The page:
Getting funding is no easy task in the television and film industry at the best of times. For television and film on digital platforms, financing can be even more difficult. Chalk it up to the ever-changing nature of the online platform (first you had desktop, next it was smartphones and tablets – what’s next: Virtual reality? Smart watches? Holograms?).
Of course, the constant evolution in what, when and where audiences are watching, combined with the rapid rise in digital streaming companies, make it an exciting, albeit difficult category for those looking to break into the online content sphere.
The massive influx of digital content, while great for the platform has meant that competition for traditional sources of funding is also heating up, with more companies than ever competing for an amount of financing that has remained relatively unchanged.
Funding generally breaks down into a handful of models. Direct funding is state-sponsored (nationally, provincially or perhaps at a city-level), typically from government-mandated cultural budgets, which according to the CMF are typically constrained and highly regulated with restrictive access.
Tax benefits, incentives and guaranteed loans are considered indirect public funding models for producers.
Industry taxation and redistribution is another model, which applies to companies that benefit from the broadcast or exhibition of the content. These companies are typically mandated by governments to collect taxes (for instance on ticket sales) or redistribute a portion of their profit (for instance on television subscription services) back to the production community to help fund the industry.
There are also a number of ways to get funding privately: this can include venture capital (VC) funding and angel investors, in which companies and individuals bestow money onto a project, often in exchange for equity. Brand-led funding is becoming increasingly popular, with large companies putting money towards audio-visual projects in exchange for product promotion or some form of editorial control over the end result. Bank and personal loans, philanthropic organizations and crowdfunding are also common tools in the filmmaker’s funding toolkit.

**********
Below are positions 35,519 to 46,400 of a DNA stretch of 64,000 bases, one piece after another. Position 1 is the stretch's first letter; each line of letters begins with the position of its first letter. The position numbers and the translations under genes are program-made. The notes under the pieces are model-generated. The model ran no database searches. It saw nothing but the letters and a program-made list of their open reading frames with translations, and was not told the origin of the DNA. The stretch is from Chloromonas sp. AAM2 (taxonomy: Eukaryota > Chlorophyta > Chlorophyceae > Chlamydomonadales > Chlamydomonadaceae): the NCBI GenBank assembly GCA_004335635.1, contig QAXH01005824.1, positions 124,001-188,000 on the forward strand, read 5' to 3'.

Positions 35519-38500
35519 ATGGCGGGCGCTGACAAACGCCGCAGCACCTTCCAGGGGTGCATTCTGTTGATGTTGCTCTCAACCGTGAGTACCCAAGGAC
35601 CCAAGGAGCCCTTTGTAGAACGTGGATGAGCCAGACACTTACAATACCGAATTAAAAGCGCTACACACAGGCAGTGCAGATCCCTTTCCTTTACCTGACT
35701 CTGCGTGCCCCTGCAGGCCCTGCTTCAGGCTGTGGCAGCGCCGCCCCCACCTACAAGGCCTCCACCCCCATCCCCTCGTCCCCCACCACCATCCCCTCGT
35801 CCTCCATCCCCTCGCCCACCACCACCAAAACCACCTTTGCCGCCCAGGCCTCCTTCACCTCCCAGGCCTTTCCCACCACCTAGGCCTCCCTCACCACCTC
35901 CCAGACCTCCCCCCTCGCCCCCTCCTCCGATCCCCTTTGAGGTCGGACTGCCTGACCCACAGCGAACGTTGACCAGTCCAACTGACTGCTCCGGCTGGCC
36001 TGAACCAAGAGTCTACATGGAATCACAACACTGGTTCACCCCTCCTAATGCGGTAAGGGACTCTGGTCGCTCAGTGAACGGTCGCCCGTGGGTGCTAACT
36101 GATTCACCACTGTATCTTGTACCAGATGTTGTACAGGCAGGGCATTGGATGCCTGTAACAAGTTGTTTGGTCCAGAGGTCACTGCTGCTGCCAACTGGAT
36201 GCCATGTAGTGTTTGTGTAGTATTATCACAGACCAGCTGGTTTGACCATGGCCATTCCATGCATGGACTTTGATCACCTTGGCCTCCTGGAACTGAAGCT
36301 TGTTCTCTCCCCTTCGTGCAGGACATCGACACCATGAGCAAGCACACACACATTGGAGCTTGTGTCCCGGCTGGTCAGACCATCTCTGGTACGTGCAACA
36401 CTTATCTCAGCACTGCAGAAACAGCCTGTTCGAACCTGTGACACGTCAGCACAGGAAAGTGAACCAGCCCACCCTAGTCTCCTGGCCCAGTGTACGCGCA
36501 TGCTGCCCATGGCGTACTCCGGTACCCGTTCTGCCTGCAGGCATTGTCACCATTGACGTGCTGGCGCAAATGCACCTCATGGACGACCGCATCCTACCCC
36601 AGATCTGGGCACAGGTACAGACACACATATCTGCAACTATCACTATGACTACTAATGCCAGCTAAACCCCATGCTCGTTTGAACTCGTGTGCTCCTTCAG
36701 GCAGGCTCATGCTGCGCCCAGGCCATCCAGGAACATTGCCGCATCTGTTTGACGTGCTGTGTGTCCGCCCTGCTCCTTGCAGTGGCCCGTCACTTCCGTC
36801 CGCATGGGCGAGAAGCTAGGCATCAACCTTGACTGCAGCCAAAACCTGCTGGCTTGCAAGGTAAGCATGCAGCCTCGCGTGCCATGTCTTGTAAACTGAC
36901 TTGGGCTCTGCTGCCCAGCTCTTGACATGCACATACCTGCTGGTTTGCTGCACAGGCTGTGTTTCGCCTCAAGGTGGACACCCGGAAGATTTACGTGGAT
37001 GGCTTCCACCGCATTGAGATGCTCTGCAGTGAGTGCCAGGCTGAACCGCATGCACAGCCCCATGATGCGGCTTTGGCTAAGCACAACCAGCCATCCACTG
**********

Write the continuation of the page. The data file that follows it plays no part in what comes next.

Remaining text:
The Canadian way
Within the Canadian context, the smaller overall audience and proximity to a much larger content producer to the south exasperates access to funding.
Unlike Silicon Valley and other pockets of the U.S., the venture capitalist and angel investor culture isn’t nearly as prevalent in Canada. What’s more, while ad dollars do flow into digital content, the smaller audience (and often smaller budgets of Canadian brands) means funding hasn’t (and may possibly never) reached critical mass.
Jay Ferguson, CEO of independent Canadian production company Mira Media, points to a recent series, Guidestones, as a prime example. The series, an Emmy-winning mystery that unravels a conspiracy kicked off with a murder, had number of brand partners, he says, including Samsung, Blackberry, Pizza Pizza and the Blue Jays. But it still wasn’t enough to finance the entire project, which was largely funded through the Independent Production Fund (IPF).
That’s typical, Ferguson says. “Canada isn’t totally ready to finance projects through private means. So in the end, we’re left financing through public money and organizations like the IPF, Canada Media Fund, the Bell Fund, etc.”